The secondary chamber 24 is partitioned by a secondary diaphragm 31 into a secondary decompression chamber 24a and an atmospheric pressure chamber 24b. The atmospheric pressure chamber 24b is connected to one end of an atmospheric pressure passage 32 that communicates with the air cleaner 7. The secondary diaphragm 31 moves according to the balance between the pressure in the secondary decompression chamber 24a and the pressure of ambient air introduced into the atmospheric pressure chamber 24b through the atmospheric pressure passage 32. A secondary valve 33 is provided in a communicating port 22a provided on the isolating wall 22 between the primary decompression chamber 23a and the secondary reductive-pressure chamber 24a. The secondary valve 33 is configured to perform open/close operations in response to the movement of the secondary diaphragm 31. A primary-fuel port 34 is provided in the secondary decompression chamber 24a. A primary-fuel passage 35 communicating with the carburetor 9 is connected to the primary-fuel port 34.

A slow passage 36 is provided between the primary decompression chamber 23a and the primary-fuel passage 35. In an idle operation, the slow passage 36 passes LPG as slow fuel flowing from the primary decompression chamber 23a into the carburetor 9 through the primary-fuel passage 35. In the slow passage 36, an adjusting screw 37 is provided as a slow-fuel adjusting means for adjusting the slow-fuel flow rate for the idle operation. The adjusting screw 37 includes a needle 37a at the end thereof, as shown in FIG. 2. A leaping compression spring 38 is interposed between a head 37b of the adjusting screw 37 and the casing 21. Through the adjustment for the amount of engagement of the adjusting screw 37 with the casing 21, the passage area between the needle 37a and the slow passage 36 is adjusted. Consequently, the slow-fuel flow rate in the slow passage 36 is adjusted.

As shown in FIG. 1, a slow-fuel shut-off valve 39 is provided in the slow passage 36. The slow-fuel shut-off valve 39 is formed of an electromagnetic valve for stopping the flow of slow fuel. At a decelerated operation of the LPG engine 1, the slow-fuel shut-off valve 39 is closed to momentarily shut off the slow fuel flowing into the carburetor 9. A primary-fuel shut-off valve 40 is provided to an entry of the high-pressure passage 27. The primary-fuel shut-off valve 40 is formed of an electromagnetic valve for shutting off high-pressure LPG flowing from the LPG tank 2. The primary-fuel shut-off valve 40 is forcedly closed when, for example, the LPG engine 1 is stopped.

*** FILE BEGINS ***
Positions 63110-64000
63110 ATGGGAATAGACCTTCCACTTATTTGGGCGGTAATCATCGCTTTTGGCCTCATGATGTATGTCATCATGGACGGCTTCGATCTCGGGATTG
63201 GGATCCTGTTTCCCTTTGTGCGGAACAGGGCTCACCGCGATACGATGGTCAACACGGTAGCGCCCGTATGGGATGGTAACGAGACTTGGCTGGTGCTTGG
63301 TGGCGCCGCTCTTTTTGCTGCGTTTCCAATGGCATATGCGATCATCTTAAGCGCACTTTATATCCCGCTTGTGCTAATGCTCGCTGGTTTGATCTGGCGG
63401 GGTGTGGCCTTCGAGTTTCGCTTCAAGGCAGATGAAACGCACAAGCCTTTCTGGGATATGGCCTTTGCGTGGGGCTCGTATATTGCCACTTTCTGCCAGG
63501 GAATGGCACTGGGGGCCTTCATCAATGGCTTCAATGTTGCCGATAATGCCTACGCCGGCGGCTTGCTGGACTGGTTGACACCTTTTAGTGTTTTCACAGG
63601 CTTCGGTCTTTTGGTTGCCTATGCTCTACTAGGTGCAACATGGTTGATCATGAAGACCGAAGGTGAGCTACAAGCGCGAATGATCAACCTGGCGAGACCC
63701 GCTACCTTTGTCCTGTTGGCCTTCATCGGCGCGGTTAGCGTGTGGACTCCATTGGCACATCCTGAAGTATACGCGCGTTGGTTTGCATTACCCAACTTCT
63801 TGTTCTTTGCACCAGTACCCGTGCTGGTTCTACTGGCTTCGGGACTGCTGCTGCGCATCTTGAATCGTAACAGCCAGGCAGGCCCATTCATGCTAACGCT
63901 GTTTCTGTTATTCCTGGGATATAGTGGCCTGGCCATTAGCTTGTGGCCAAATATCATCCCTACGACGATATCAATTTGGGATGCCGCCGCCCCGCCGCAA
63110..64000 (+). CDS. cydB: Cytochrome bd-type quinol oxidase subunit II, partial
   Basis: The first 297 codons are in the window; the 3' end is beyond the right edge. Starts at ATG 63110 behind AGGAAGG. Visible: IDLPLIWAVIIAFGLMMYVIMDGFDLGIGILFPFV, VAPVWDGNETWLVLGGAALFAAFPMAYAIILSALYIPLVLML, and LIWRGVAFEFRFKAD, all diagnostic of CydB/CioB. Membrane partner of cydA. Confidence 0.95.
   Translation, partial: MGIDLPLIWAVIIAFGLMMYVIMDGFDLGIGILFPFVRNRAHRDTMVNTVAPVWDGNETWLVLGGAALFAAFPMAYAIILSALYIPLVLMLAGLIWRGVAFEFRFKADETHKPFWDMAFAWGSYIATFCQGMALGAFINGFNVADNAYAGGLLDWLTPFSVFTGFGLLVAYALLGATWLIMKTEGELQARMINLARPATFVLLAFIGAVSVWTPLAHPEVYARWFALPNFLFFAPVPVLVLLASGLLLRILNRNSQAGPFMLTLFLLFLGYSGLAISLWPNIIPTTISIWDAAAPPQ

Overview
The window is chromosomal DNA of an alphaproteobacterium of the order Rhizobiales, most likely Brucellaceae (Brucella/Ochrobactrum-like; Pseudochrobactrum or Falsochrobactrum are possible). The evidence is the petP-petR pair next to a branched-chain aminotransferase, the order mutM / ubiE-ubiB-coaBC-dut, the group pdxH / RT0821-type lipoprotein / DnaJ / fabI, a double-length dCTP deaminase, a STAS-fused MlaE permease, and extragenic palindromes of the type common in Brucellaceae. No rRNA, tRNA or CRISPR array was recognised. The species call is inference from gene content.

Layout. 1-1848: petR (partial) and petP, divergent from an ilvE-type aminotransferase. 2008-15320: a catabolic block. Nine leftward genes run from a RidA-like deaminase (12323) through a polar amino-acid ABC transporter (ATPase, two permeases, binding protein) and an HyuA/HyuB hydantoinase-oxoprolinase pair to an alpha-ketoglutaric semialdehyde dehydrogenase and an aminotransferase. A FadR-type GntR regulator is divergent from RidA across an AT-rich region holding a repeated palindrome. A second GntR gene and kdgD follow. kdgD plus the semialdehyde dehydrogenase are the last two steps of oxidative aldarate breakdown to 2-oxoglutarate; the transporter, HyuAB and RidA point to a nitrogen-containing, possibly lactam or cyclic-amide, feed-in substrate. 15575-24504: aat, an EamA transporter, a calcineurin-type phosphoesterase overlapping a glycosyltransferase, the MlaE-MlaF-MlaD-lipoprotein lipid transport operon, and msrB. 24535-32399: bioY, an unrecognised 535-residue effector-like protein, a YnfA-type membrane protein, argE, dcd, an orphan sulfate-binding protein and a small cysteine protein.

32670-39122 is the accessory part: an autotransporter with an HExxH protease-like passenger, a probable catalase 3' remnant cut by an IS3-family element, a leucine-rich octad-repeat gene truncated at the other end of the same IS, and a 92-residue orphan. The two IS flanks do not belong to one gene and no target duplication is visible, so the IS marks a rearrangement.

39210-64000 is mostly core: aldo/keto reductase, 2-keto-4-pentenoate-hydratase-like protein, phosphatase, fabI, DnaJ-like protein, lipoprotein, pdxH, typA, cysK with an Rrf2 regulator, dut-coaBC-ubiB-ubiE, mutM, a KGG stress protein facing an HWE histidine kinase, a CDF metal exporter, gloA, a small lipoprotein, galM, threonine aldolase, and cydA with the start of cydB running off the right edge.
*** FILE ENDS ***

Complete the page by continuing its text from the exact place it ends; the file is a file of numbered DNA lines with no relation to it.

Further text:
At the time of an intermediate-load operation of the LPG engine 1, ambient air is drawn into the intake passage 6 through the air cleaner 7. At the time of an ambient-air intake operation, LPG secondarily decompressed in the LPG regulator 3 is led to flow as primary fuel into the carburetor 9 through the primary-fuel passage 35. The air is led to flow according to a venturi vacuum created in the venturi 8. Then, the LPG is fed into the intake passages 6. For an idle operation of the LPG engine 1, part of LPG (slow fuel) primarily decompressed in the LPG regulator 3 passes through the slow passage 36. The slow fuel then flows into the carburetor 9 through the primary-fuel passage 35, and it is fed into the intake passage 6. Through the intake passage 6, together with ambient air, the fuel is drawn into each of the combustion chambers 5. The intake amount of the primary fuel into each of the combustion chambers 5 is determined according to the opening of the throttle valve 10.

Similarly, at operation of the LPG engine 1, the injection time of the injector 11 is controlled based on a valve open time. According to the control, supplementary fuel for supporting the primary fuel is fed into the intake passage 6, and the feed amount thereof is adjusted. Specifically, according to the control of the injection time of the injector 11, LPG primarily decompressed in the primary decompression chamber 23a of the LPG regulator 3 is fed into the injector 11 through the supplementary-fuel passage 30 to supplement the primary fuel that is to be fed into the intake passage 6. Thus, the LPG to be used as the supplementary fuel is injected into the intake passage 6. Consequently, together with the primary fuel and air, the supplementary fuel is fed into each of the combustion chambers 5.